Don’t forget to check out the O Music Awards site tomorrow night at 11 p.m. Eastern/8 Pacific to see exclusive performances from the likes of Mumford & Sons, Matt and Kim and Chiddy Bang, streamed live from the heart of Sin City! We’ll also have a bunch of coverage for you right here on the VH1 Blog all day tomorrow, so stay tuned…
Beyonc? is coming to middle schools across America?in video form! The latest effort by First Lady Michelle Obama‘s Let’s Move! Initiative is a choreographed dance workout routine for middle schoolers to attempt simultaneously on Tuesday at 1:42 EDT. It’s only about three and a half minutes of exercise, but with the double-time claps and the Swizzy beat, that may be more than enough! The producer even provides encouraging vocal drops throughout, all the way to “Now cool off, cool off!” at the end.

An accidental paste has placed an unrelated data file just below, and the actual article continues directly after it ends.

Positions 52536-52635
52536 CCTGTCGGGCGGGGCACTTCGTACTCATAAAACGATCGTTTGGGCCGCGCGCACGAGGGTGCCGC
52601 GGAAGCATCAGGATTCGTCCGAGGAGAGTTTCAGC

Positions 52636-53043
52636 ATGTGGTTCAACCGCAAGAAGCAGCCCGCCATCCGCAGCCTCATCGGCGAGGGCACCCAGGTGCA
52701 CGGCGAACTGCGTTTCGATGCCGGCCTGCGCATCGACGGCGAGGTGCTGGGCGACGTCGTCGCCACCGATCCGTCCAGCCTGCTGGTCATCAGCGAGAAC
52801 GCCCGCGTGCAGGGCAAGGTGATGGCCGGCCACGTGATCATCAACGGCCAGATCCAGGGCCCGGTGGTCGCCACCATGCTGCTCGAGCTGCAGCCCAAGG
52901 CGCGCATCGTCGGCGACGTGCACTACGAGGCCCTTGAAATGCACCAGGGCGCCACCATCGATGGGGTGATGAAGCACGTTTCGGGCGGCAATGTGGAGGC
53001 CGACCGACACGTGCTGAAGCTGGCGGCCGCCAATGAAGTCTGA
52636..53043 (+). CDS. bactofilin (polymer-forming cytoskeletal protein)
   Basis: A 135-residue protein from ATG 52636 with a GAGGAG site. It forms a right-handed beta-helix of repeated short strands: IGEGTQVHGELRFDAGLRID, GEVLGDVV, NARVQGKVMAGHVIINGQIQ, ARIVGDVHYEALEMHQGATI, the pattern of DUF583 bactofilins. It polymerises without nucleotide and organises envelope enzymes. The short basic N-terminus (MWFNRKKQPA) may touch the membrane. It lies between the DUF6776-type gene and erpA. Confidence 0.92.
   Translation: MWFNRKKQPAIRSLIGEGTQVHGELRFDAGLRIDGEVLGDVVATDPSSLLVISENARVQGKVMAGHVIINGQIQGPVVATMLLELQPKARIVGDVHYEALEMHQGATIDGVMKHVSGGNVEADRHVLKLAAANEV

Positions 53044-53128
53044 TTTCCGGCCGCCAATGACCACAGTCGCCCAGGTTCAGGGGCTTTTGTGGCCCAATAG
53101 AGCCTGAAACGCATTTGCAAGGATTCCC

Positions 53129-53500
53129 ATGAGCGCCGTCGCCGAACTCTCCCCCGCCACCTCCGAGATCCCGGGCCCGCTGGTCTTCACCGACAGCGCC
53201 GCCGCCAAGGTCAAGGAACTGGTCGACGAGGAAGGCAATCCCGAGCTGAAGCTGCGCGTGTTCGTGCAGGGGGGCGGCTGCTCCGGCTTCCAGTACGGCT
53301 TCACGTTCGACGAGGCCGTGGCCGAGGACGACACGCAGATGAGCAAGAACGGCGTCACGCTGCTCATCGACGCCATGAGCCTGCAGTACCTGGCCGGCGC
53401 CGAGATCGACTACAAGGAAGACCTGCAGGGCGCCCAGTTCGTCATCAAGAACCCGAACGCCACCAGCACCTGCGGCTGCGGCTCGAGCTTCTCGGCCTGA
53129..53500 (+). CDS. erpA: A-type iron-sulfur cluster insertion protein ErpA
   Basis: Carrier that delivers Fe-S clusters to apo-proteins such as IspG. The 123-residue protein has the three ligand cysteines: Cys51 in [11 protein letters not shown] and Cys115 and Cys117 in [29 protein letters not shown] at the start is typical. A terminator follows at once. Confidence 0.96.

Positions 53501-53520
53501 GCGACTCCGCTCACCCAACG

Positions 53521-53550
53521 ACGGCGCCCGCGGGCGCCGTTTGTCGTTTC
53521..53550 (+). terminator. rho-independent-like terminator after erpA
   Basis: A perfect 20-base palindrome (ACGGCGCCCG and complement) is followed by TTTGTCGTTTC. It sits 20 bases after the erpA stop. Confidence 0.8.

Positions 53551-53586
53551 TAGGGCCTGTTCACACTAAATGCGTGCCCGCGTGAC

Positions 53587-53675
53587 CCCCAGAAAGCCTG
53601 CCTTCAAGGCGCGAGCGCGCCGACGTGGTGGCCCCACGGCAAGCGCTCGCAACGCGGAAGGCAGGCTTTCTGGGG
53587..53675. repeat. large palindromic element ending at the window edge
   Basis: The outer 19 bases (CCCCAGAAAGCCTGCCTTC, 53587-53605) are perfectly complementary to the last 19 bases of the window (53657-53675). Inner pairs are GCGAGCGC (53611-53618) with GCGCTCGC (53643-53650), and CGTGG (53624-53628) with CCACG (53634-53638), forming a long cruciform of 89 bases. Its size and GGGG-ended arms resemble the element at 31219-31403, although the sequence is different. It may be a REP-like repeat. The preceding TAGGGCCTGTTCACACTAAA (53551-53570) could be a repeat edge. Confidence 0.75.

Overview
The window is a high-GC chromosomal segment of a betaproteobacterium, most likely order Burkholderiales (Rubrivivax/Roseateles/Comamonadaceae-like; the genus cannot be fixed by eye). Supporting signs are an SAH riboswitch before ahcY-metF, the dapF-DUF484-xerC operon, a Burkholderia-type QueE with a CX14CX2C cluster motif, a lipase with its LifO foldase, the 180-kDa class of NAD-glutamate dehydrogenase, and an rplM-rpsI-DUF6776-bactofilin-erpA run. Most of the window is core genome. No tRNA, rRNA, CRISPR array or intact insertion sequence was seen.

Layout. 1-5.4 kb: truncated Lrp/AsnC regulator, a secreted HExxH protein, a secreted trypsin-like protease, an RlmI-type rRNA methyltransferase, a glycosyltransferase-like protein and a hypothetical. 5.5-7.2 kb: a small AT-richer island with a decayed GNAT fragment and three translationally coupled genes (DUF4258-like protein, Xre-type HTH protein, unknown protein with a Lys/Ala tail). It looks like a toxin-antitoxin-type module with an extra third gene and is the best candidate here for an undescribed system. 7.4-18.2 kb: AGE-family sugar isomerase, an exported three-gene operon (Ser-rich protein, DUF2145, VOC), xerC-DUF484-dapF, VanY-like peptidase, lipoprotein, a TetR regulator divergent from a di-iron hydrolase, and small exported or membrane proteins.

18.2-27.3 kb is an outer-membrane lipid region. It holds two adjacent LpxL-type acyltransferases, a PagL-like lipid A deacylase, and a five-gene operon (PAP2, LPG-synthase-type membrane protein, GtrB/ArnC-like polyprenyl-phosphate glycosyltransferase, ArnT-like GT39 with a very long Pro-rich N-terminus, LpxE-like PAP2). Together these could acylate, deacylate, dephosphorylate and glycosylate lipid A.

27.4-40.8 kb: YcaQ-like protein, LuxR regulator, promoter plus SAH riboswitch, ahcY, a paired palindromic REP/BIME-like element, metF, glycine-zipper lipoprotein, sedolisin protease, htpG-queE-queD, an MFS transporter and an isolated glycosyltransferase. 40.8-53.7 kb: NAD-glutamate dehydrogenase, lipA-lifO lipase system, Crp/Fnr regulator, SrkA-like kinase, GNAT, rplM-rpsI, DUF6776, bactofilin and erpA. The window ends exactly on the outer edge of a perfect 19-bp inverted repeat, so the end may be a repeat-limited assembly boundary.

The whole routine is under the cut, in case you want to rehearse: Read more…
Buoyed by an extended onslaught of promotion, the premiere of NBC’s new series The Voice scored big ratings, outranking stiff competition in its two genres: music (Glee) and reality (Dancing with the Stars). The show’s structure is overly complicated (the four judges each recruit a team of eight singers, then train their team for competition against the other judges’ teams), and a few suspense beats that would have worked on series creator Mark Burnett‘s biggest success, Survivor, fell flat, but overall, the show works. So, a quick rundown:
By way of introduction, The Voice‘s four artist/judges performed Gnarls Barkley‘s “Crazy,” with Adam Levine on drums, Blake Shelton on guitar, and Christina Aguilera joining Cee Lo Green on lead vocals. The quartet won’t be forming a super-group anytime soon, but their rendition was polished, and successfully communicated the artists’ willingness and ability to succeed in a variety of musical genres.